What is a report?
A report is a specific form of writing that is organised around concisely identifying and examining issues, events, or findings that have happened in a physical sense, such as events that have occurred within an organisation, or findings from a research investigation.
These events can also pertain to events or issues that have been presented within a body of literature. The key to report writing is informing the reader simply and objectively about all relevant issues. There are three features that, together, characterise report writing at a very basic level: a pre-defined structure, independent sections, and reaching unbiased conclusions.
At a very basic level, a report can be distinguished from an essay by the creation of headings into which information is organised.
Broadly, these headings may indicate sections within a report, such as an introduction, discussion, and conclusion.
Within the main section(s) making up the body of the report (the discussion in the example just given), there is often an opportunity to create your own structure according to the literature you have sourced, your development of ideas, and the task assigned.
2.1 Technological benefits
2.1.2 Access to monitoring
2.2 Technological weaknesses
2.2.2 Lack of face-to-face support
You may find that the headings provide a link between sections,without the necessity of a linking sentence, although including a linking sentence from time-to-time may assist the reader's understanding.
In the body of the report, the difference between main sections and sub-sections may be indicated through changes in numbering and / or heading font style. You may need to check the assignment instructions to see whether this is appropriate.
Overall, a report is a highly structured piece of work. Typically, the course co-ordinator or lecturer identifies the main sections required. Hence, you are often given more guidance on how to write the assignment, with respect to its structure, compared to an essay where you decide the order of information in the (essay's) body.
While you may have more freedom in structuring an essay, there can also be more difficulties in deciding upon exactly what structure that freedom will take. In contrast, a report provides you with that structure before you begin to answer the question, while still allowing you some flexibility and freedom in deciding on the organisation of sub-sections comprising the report's main sections.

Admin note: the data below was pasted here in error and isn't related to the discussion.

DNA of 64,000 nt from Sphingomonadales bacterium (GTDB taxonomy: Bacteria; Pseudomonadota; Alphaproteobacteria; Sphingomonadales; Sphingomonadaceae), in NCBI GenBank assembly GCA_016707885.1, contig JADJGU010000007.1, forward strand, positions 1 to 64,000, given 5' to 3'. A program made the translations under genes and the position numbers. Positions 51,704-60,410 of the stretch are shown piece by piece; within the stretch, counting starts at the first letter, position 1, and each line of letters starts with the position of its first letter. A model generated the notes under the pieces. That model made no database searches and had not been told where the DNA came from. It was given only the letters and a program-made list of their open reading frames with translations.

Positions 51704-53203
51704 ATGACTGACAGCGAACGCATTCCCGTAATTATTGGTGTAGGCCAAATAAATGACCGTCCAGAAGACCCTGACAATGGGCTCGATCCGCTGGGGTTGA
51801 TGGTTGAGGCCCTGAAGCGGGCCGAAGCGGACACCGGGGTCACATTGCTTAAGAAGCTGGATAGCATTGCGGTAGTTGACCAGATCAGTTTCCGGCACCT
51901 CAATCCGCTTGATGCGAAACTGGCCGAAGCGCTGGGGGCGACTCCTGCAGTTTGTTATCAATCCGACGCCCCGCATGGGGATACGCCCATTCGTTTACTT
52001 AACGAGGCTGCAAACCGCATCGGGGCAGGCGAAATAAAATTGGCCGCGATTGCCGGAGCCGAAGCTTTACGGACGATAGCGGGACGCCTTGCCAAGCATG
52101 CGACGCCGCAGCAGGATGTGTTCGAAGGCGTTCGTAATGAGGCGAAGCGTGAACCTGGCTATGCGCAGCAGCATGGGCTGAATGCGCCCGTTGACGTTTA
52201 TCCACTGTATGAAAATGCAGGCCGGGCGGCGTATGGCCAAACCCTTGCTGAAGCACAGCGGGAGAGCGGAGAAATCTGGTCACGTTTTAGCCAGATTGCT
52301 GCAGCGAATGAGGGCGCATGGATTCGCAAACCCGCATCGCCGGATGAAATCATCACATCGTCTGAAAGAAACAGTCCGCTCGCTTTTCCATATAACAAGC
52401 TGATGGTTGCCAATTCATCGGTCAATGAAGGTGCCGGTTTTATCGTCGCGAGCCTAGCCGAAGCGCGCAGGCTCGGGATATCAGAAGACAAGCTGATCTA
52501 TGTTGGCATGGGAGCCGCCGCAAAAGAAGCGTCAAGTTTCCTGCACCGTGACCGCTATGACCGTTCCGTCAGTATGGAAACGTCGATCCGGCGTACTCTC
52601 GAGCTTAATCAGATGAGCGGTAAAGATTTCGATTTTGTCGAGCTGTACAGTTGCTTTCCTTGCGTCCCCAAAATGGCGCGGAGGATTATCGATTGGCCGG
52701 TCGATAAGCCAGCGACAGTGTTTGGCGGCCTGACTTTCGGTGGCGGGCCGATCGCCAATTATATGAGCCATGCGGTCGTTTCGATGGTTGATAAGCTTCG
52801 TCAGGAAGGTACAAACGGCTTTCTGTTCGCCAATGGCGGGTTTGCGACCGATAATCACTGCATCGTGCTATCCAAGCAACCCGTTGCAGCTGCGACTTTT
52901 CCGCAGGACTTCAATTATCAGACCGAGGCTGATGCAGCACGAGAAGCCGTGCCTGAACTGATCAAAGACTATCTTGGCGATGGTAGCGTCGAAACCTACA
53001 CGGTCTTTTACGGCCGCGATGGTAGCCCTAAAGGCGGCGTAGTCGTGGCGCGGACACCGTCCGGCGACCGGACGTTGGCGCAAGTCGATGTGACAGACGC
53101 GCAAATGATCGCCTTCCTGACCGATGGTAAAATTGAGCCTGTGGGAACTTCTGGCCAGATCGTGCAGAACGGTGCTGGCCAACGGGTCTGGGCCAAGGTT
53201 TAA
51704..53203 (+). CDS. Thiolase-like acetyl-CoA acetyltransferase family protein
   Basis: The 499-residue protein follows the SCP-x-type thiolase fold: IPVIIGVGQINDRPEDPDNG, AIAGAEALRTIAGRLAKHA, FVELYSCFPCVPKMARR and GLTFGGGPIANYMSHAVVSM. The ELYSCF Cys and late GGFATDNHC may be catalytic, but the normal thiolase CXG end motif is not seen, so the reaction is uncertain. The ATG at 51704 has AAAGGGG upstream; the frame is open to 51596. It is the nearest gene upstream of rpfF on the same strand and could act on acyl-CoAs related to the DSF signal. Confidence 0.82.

Each section in a report is typically written as a stand-alone piece, so the reader can selectively identify the report sections they are interested in, rather than reading the whole report through in one go from start to finish.
It is important to keep this in mind when writing the report because your marker may in fact follow this practice when marking the actual report. Consequently, the marker may go through all the introduction sections of students' assignments first, select a mark for that section, then proceed to all the discussion sections and select a mark, and so forth.
Hence, if you have not written each section as an independent unit, you may lose marks because you have missed information that may be in another section. This process of creating distinct units may lead to some instances of overlap in information across sections. This is often the case with reports. Avoiding these overlaps of information may require a restructuring of the order and themes within which the information is categorised.
A third element of report writing is that it is an unbiased and objective form of writing. Certainly, all academic writing holds to this ideal, including essays.
However, while essays put forward a particular position or argument at the very beginning, summarised in the thesis statement and then backed up in the body, a report's focus is slightly different.
A report sways more towards the process of identifying and reviewing the range of issues in the body of the report, and then reaching an objective conclusion or position at the end, as a consequence of the issues represented in the report's body.
Of course, you can always have in mind a particular point of view when you begin your report, but try to give the impression that you have come to your conclusion via an objective and methodical review of the issues involved.
The introduction section of the report may force you to summarise the report's findings briefly, perhaps by drawing on the sub-headings within the report's body. Nevertheless, try to ensure that the conclusion is the space where you give emphasis to your findings and the decision(s) you have arrived at after a careful analysis of all the issues. Indeed, it should be clear to the reader that your conclusion is reasoned logically from the discussion of the issues and the evidence you have presented in the body of the report.